Do this for all decision-making meetings, unless it’s truly an irreversible decision. Take more time with those, have more conversations, involve your advisors and board. Otherwise decide and execute. Your biggest advantage as a startup is the ability to change quickly later since there are so few moving parts.

Technology is great at making us more productive, but it has its limits. It’s worth growing a relationship with an assistant, either in-office or remotely to help you.

Virtual assistants and services like TaskRabbit that are more dedicated to specific tasks can be very powerful. However, they can’t take what’s inside your head and make judgments for you.

If it is possible for you, hire a full-time assistant in the same building as you. This can extend your capabilities more than you can imagine. In addition to having enough context to make decisions on your behalf, they can orchestrate these other services to do even more. If having a full-time assistant isn’t possible, try a virtual one. There are many inexpensive services, like Prialto, and they can take a ton of stuff off your plate. They can order and send gifts, take dictation, schedule many meetings at once, etc.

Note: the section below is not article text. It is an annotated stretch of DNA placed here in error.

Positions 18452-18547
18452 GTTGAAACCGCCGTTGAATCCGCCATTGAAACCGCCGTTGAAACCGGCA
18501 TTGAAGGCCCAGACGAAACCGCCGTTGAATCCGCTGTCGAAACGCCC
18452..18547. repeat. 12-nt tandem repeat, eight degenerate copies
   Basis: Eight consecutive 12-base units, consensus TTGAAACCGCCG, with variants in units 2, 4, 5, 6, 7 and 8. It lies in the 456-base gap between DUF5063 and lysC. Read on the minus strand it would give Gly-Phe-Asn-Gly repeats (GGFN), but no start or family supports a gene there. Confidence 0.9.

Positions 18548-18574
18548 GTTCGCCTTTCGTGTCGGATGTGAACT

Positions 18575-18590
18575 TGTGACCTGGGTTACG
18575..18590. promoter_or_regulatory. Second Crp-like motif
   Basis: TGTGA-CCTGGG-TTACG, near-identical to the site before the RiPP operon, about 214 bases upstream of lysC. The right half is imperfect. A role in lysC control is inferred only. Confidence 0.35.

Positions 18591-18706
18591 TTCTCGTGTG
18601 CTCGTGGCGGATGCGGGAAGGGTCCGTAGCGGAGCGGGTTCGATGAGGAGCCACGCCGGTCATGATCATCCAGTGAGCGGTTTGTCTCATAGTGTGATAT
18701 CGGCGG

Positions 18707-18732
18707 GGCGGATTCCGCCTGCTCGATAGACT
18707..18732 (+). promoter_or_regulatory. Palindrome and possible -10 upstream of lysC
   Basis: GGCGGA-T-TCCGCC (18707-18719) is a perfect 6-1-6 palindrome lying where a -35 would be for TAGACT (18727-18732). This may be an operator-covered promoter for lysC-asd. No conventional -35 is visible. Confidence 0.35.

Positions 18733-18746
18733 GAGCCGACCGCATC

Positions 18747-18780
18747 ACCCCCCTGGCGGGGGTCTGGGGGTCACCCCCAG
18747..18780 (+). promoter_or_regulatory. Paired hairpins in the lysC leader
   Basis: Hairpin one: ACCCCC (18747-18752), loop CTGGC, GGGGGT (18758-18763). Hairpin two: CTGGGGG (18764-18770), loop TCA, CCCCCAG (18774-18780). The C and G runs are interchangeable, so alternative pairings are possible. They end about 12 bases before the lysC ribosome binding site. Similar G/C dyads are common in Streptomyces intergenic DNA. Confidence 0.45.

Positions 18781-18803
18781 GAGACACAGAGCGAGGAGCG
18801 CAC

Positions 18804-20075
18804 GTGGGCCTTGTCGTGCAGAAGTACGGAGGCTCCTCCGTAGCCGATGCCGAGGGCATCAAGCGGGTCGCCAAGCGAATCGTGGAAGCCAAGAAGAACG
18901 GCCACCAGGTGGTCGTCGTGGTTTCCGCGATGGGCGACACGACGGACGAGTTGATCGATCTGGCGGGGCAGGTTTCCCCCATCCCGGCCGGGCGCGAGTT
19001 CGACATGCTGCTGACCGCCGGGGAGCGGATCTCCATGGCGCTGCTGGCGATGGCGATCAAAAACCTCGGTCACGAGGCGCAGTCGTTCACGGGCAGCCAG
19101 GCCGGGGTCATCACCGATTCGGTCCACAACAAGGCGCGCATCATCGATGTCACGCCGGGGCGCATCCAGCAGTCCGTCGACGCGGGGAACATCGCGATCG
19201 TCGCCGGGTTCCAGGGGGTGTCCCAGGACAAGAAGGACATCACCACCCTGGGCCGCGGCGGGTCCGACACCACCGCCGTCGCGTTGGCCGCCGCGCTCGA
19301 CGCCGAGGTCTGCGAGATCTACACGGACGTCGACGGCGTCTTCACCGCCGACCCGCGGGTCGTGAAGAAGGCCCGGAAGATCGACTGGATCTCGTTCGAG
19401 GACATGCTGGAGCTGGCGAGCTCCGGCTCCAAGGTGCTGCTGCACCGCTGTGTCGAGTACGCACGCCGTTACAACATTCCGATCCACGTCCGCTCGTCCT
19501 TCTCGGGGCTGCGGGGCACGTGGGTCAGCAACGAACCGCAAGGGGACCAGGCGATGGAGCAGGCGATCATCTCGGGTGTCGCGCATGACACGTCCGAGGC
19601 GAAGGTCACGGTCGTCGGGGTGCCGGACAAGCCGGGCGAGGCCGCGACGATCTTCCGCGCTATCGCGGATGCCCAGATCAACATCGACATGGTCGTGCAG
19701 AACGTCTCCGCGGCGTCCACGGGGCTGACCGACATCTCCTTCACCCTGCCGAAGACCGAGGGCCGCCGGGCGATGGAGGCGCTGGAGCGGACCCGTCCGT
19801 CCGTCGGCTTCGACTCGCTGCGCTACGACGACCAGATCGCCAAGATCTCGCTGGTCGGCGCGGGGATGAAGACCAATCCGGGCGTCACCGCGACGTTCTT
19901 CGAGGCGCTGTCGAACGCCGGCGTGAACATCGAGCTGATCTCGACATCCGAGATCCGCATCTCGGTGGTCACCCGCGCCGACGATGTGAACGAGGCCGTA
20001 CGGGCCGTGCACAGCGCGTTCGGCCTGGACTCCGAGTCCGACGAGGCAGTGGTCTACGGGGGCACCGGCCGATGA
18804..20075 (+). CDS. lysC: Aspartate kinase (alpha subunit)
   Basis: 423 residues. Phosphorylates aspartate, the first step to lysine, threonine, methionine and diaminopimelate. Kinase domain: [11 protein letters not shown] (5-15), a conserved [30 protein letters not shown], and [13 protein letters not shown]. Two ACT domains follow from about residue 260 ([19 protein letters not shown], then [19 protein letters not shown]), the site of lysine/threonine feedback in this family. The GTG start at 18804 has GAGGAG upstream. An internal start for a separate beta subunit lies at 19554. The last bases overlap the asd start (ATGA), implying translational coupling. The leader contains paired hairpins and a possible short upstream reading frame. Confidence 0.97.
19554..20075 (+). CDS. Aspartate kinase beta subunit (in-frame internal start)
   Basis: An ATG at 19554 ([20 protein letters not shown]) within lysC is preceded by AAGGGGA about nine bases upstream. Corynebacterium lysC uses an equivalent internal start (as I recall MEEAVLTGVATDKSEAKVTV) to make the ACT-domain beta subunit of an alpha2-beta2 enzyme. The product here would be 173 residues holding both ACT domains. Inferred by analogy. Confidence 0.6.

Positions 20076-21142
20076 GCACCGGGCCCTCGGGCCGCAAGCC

Dictation, especially, should not be underestimated as a great source of productivity. I recommend you install an app called Voxie. You can open it and literally say, “Draft an email to Chris,” and then just speak it out, “Hi Chris, Great to see you this morning. Thanks for catching up.” Your virtual assistant can easily field the recording, and when you get back to your inbox, it’ll already be in your drafts. All you need to do is hit send.

“Following up on meetings can be tremendously impactful, but how often do you actually do it?”

Now you can draft the follow-up email in seconds right as you’re leaving a meeting.

One of the most productive CEOs I recently spoke to is religious about “management by walking around.” This is exactly what it sounds like. He circulates the office, stopping to talk to his team members one-on-one or in small groups throughout the day. He asks them:

  • What’s holding you back from getting more done?
  • What are your blockers? Are there any bottlenecks or barriers I can remove for you?